According to a 2018 survey from Jobvite, chances are that nearly 28% of your new employees will quit within the first 90 days.
- 43% say their day-to-day role wasn’t what they thought it would be
- 34% report that an incident or bad experience drove them away, and
- 32% didn’t feel like it was a cultural fit
Additionally, new hires felt their onboarding was not thorough:
- 23% said they wanted to “receive clear guidelines to what responsibilities were”
- 21% wanted “more effective training”
- 17% said “a friendly smile or helpful coworker would have made all the difference”
Shocking statistics but do you know what is bad? It is avoidable. All of it. All avoidable.
Hiring is expensive. Companies invest a lot of time and energy into finding and hiring the right person. The goal then becomes to ensure they start out on the right foot and will stay put.
Many organizations don’t recognize the importance of onboarding. Another organizational fallacy is thinking that onboarding is only a first day practice.
There are certain items that should be a given with new hire onboarding. For example, having their physical space ready, the computer or laptop ready to go, their email address established, a phone that is in working order, business cards ordered, and the HR package and forms ready to be completed (if you do not do it beforehand). This is the tactical part of onboarding. These basic logistics should be so ingrained that it’s second nature for any organization.
But, there is a strategic side of onboarding that spells success. Onboarding is not a one-day process. Realistically it should take place over 90-180 days, depending on the role. Considering that 43% of employees say their day-to-day wasn’t what they believed it would be, your onboarding approach impacts your recruitment process as well.
Having a well-defined onboarding process lessens your chances of your new hire leaving you within the first few months. At a time when unemployment is low, it’s reasonable to expect that your highly technical or key talent had a few offers, but they accepted yours. Give them a reason to stay!
If you want to do something exceptional for your new employee, go beyond the basics of onboarding.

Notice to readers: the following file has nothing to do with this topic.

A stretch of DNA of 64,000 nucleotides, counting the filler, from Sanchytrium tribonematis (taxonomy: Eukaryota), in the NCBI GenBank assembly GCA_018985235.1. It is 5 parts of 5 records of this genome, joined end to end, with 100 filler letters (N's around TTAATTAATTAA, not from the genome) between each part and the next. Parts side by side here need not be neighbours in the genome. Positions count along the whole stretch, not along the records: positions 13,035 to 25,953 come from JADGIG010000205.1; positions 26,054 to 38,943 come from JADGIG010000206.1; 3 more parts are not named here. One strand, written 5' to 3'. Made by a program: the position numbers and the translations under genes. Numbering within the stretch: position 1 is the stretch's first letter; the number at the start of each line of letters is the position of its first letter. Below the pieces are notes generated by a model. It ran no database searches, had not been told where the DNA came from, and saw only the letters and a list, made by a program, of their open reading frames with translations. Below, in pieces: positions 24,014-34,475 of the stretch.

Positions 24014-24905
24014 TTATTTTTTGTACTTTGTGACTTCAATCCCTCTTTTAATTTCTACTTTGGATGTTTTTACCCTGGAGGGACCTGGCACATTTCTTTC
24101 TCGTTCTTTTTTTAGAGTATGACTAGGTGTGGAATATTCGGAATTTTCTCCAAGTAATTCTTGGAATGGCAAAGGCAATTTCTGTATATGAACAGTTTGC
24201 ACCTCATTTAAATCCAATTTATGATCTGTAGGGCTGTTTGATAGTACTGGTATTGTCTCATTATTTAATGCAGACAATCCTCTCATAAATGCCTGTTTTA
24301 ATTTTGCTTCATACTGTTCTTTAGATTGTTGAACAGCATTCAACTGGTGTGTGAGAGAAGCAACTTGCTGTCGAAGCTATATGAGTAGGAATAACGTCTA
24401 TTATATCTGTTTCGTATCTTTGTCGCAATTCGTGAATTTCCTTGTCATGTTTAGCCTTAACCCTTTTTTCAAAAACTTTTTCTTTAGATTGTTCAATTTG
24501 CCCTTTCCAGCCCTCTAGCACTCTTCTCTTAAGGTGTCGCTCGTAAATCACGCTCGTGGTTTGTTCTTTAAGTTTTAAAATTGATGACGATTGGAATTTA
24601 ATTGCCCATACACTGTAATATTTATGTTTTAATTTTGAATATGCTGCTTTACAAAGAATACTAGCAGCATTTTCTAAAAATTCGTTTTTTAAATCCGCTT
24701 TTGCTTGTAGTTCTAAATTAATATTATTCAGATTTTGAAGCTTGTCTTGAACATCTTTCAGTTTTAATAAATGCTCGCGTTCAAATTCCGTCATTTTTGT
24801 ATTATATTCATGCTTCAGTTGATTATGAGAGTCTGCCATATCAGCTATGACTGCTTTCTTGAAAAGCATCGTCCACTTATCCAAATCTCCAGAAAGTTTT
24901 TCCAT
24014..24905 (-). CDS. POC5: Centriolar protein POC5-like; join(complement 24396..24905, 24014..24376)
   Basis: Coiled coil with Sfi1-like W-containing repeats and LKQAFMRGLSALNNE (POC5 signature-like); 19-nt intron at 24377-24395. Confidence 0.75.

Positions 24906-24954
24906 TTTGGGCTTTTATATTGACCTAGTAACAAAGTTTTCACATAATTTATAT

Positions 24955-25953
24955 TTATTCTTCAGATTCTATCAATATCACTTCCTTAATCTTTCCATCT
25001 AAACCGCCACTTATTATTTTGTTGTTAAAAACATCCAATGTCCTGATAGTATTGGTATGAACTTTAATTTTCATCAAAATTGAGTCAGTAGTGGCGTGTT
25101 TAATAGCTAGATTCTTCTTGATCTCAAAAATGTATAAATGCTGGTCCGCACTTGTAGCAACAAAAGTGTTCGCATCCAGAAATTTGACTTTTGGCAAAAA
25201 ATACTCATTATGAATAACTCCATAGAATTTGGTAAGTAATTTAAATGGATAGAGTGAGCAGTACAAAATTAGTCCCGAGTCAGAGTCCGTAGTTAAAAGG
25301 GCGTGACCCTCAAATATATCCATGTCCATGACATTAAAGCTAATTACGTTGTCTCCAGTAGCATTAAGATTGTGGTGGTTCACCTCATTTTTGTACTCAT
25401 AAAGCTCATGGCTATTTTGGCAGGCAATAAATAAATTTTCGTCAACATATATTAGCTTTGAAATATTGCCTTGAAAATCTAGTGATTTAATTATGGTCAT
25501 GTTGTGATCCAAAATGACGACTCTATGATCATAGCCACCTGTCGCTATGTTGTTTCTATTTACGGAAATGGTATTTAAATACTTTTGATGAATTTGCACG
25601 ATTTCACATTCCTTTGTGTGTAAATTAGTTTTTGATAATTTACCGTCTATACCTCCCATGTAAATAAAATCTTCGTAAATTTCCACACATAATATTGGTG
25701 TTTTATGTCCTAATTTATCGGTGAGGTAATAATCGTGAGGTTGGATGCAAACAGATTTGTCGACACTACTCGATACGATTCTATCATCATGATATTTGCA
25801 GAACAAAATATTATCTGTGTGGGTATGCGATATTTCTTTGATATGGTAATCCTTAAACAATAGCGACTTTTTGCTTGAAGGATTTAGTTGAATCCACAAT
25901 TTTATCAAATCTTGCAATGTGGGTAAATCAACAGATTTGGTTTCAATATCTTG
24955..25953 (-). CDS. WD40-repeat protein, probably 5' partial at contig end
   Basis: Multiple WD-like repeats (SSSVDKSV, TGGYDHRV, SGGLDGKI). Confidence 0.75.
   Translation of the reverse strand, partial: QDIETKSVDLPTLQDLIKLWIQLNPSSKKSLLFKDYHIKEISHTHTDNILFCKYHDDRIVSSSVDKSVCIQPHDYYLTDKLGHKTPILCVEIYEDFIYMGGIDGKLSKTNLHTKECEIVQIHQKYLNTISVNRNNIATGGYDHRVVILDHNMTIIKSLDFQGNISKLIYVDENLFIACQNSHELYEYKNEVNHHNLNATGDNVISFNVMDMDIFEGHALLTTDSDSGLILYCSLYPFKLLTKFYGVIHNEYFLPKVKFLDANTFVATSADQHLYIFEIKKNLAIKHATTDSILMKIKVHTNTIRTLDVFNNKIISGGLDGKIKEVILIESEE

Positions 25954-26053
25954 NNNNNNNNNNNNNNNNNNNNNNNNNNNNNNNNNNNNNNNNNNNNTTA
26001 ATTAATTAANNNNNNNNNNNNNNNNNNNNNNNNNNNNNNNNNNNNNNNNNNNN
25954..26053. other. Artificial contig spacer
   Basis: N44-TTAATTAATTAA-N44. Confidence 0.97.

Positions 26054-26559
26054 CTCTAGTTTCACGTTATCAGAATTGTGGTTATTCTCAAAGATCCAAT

There are three phases to onboarding:
- On Arrival
- The First Six Months
How many of us have taken a new job, showed up at work, and felt like an afterthought? I’d wager to guess a fairly significant number have endured this at one time or another. The last thing any new employee wants is to arrive on their first day only to find people rushing about trying to get things in order.
Proper onboarding starts before a new employee walks in the door. As stated previously, the simple logistics for the first day should always be a given. That’s your first step and the rest is as follows:
Have a Comprehensive Onboarding Plan in Place Before Arrival: Beyond an accurate position description, create an onboarding and orientation plan for how you will optimally onboard. Spell out what their first day, week, or first six months will look like.
Set the Correct Expectations During Recruitment: If your employee feels like they have fallen victim to the ole’ bait-and-switch, this is easy to overcome. First, your position description must be an accurate reflection of the role. The hiring manager, HR, and the recruiter must work in unison so that all have a full understanding of the day-to-day duties. Furthermore, everyone should be able to explain what success (goals, objectives, and outcomes) looks like in this role. Lastly, when your job description includes a truthful representation of the day-to-day responsibilities, you will attract talent who are excited about what they see.
Have the Manager send a Welcome Email Before the Start Date: One way to get the new hire excited and make them feel welcome is this simple email before they start.
Dear [New Hire’s Name],